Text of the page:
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Table 4. CalPERS State Active Health Expenditures Attributable to Chronic Diseases Targetable by Lifestyle Interventions, by County of Residence, 2008 Share Attributable to Preventable Total CalPERS Average Number of Preventable Diseases Costs Payments Spending per Persons ($000) ($000) Person ($) Cluster Ia Cluster IIb Total County Covered Total 555,770 2,908 1,616,103 6.5% 15.9% 22.4% 362,047 Alameda 13,967 3,388 47,321 6.0% 13.9% 19.9% 9,415 Alpine 44 2,538 112 * * * * Amador 2,286 2,985 6,824 5.9% 13.6% 19.5% 1,330 Butte 6,385 3,110 19,860 6.4% 18.6% 25.0% 4,958 Calaveras 1,284 3,638 4,672 5.5% 16.3% 21.8% 1,018 Colusa 221 4,267 943 * * * * Contra Costa 9,119 3,228 29,434 5.9% 14.0% 19.9% 5,866 Del Norte 3,394 3,693 12,535 5.2% 14.9% 20.1% 2,520 El Dorado 6,939 3,214 22,301 5.0% 12.8% 17.8% 3,959 Fresno 22,113 2,524 55,813 7.3% 19.6% 26.9% 15,011 Glenn 335 4,159 1,393 4.9% 18.7% 23.6% 329 Humboldt 4,530 2,653 12,017 7.2% 15.1% 22.3% 2,681 Imperial 7,893 1,976 15,599 10.5% 19.9% 30.4% 4,743 Inyo 692 3,865 2,674 6.5% 11.7% 18.3% 489 Kern 22,052 2,174 47,940 8.5% 21.2% 29.7% 14,219 Kings 8,433 2,508 21,149 8.6% 19.4% 28.1% 5,937 Lake 693 3,209 2,224 5.4% 17.7% 23.1% 514 Lassen 6,002 2,793 16,766 4.8% 12.9% 17.8% 2,982 Los Angeles 59,104 2,406 142,223 9.0% 21.9% 30.8% 43,841 Madera 4,062 2,418 9,824 7.7% 23.8% 31.5% 3,090 Marin 1,941 3,563 6,915 3.2% 15.4% 18.6% 1,289 Mariposa 466 2,561 1,193 4.1% 15.3% 19.4% 232 Mendocino 1,018 3,368 3,429 5.8% 12.5% 18.3% 627 Merced 2,842 2,914 8,282 7.6% 22.4% 30.0% 2,484 Modoc 270 1,920 518 * * * * Mono 193 3,909 754 * * * * Monterey 7,867 4,054 31,896 6.8% 12.9% 19.7% 6,298 Napa 3,809 3,273 12,466 4.9% 12.6% 17.6% 2,194 Nevada 1,374 3,135 4,307 5.9% 13.0% 18.9% 815 Orange 20,409 2,786 56,855 8.0% 21.4% 29.4% 16,728 Placer 12,972 3,826 49,629 3.2% 11.0% 14.2% 7,050 Plumas 398 3,055 1,216 4.0% 22.1% 26.1% 317 Riverside 25,266 2,457 62,071 7.1% 15.6% 22.7% 14,097 Sacramento 112,369 3,350 376,450 4.9% 12.0% 16.9% 63,715 San Benito 473 3,352 1,585 5.0% 12.0% 17.0% 269 San Bernardino 31,560 2,348 74,109 8.4% 18.2% 26.6% 19,730 San Diego 25,020 2,641 66,074 6.8% 17.6% 24.4% 16,147 San Francisco 7,064 2,912 20,570 6.6% 15.8% 22.4% 4,608 San Joaquin 10,207 2,955 30,160 7.3% 19.1% 26.4% 7,950 San Luis Obispo 16,886 2,905 49,052 6.7% 17.8% 24.5% 12,025 San Mateo 4,844 3,235 15,669 7.5% 15.1% 22.6% 3,544 Santa Barbara 2,366 3,252 7,694 6.4% 14.4% 20.8% 1,602 Santa Clara 9,508 3,465 32,947 6.1% 13.8% 19.9% 6,559 Santa Cruz 1,772 3,493 6,190 4.6% 15.9% 20.5% 1,268 Shasta 4,312 2,342 10,100 7.5% 18.6% 26.0% 2,628 Sierra 77 4,130 318 * * * * Siskiyou 1,073 3,121 3,348 3.7% 11.4% 15.2% 509 Solano 14,477 3,184 46,089 6.2% 11.1% 17.3% 7,958 Sonoma 7,955 3,311 26,336 5.0% 15.3% 20.2% 5,327 Stanislaus 5,355 2,790 14,940 5.6% 17.3% 22.9% 3,417 Sutter 2,389 3,183 7,603 5.7% 24.3% 29.9% 2,276 Tehama 927 3,015 2,795 6.2% 12.0% 18.2% 509 Trinity 236 1,608 380 * * * * Tulare 15,099 2,556 38,591 7.9% 22.6% 30.4% 11,749 Tuolumne 1,862 3,003 5,591 5.2% 14.7% 19.9% 1,114 Ventura 6,238 2,856 17,815 7.9% 17.8% 25.7% 4,576 Yolo 9,739 3,531 34,392 4.2% 11.7% 15.9% 5,475 Yuba 1,633 3,532 5,768 4.6% 10.6% 15.2% 879 Other Place (incl. other states) 3,963 2,620 10,383 7.6% 18.0% 25.6% 2,656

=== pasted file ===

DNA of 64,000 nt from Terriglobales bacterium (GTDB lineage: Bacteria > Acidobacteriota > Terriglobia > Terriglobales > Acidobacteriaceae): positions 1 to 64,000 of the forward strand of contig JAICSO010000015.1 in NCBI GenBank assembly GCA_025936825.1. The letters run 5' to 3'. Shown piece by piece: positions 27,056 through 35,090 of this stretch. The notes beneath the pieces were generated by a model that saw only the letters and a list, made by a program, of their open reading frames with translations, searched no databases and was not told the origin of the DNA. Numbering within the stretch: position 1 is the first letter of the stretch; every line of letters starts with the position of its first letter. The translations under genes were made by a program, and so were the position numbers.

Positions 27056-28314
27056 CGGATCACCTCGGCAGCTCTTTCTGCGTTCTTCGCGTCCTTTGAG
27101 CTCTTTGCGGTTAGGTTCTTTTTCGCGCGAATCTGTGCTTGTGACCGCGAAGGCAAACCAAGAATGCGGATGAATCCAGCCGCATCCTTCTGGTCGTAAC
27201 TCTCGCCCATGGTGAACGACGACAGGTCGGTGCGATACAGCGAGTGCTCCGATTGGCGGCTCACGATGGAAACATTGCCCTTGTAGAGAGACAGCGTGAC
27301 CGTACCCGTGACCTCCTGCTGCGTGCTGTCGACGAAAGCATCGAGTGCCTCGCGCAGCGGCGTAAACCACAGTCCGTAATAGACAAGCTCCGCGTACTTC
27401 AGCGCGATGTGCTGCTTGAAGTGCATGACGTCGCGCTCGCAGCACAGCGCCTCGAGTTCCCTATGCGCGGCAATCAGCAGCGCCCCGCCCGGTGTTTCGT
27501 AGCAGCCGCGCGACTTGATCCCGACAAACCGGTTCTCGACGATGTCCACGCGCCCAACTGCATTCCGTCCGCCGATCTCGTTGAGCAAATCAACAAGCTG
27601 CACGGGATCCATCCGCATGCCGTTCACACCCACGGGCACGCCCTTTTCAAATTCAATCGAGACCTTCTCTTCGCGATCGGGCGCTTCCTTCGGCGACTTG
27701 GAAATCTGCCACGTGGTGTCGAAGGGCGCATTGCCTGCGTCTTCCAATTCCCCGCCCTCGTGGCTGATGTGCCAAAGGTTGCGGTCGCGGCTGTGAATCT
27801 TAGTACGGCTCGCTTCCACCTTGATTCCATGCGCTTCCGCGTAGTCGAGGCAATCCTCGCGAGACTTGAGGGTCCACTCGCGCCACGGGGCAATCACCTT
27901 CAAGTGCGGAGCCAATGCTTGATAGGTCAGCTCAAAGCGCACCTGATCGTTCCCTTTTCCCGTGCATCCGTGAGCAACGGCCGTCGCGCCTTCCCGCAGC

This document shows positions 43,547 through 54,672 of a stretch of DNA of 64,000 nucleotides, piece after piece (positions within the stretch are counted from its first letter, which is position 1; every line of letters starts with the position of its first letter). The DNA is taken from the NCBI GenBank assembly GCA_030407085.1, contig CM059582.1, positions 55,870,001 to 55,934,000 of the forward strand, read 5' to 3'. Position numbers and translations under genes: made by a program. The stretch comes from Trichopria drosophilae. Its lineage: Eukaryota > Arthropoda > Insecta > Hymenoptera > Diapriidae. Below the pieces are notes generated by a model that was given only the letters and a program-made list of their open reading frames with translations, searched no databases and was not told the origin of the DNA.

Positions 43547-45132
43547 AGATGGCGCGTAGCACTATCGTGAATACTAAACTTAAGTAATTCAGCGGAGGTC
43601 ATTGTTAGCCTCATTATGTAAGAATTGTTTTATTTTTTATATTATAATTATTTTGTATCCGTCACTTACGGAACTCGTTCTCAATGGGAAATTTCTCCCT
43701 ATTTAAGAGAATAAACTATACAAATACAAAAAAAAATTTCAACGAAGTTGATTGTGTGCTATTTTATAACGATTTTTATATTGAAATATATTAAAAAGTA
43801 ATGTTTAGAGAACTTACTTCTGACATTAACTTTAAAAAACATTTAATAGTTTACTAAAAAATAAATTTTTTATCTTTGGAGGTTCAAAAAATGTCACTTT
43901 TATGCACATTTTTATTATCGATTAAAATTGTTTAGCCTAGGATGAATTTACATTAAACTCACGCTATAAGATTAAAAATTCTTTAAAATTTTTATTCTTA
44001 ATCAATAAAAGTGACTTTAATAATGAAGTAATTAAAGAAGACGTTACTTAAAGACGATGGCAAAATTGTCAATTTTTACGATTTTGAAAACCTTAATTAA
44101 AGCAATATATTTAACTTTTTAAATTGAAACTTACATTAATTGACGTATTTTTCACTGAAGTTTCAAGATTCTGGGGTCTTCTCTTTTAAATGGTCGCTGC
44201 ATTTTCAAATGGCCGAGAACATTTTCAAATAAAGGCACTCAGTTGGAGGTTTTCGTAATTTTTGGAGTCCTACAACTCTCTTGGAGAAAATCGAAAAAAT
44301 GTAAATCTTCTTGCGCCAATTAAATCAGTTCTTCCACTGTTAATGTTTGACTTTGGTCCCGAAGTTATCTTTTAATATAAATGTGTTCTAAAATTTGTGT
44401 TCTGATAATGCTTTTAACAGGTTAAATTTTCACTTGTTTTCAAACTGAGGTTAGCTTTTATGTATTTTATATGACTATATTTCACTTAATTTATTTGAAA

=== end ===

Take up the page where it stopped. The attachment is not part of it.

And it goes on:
a. Uncomplicated hypertension and/or diabetes b. Heart disease, cerebrovascular disease, or renal disease, with or without hypertension or diabetes * Due to potentially unreliable estimates, we exclude counties with less than $1,000,000 total CalPERS payments from these calculations.

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attributable to preventable illness, excluding counties with less than $1 million in total CalPERS expenditures, ranged from 14.2 percent in Placer to 31.5 percent in Madera. The five counties with the largest proportions were Madera (31.5%), Los Angeles (30.8%), Tulare (30.4%), Imperial (30.4%), and Merced (30.0%). Counties with the lowest proportions were Placer (14.2%), Siskiyou (15.2%), Yuba (15.2%), Yolo (15.9%), and Sacramento (16.9%).

Department/Agency
Table 5a displays these calculations across the 19 largest agencies/departments covered by CalPERS. The three departments with the largest shares of total expenditures for the selected preventable diseases, counting both employees and dependents, are the Department of Developmental Services (27.3%), the California State University system (26.1%), and the Department of Mental Health (25.5%). The three departments with highest total expenditures on preventable disease are the Department of Corrections ($83.0 million), the California State University system ($54.1 million), and the Department of Transportation ($33.7 million). The departments with the lowest percentage of expenditures on these illnesses are the California Highway Patrol (16.4%), the Department of Forestry and Fire Protection (16.7%), the Department of Justice (19.1%), and the Department of Water Resources (19.2%).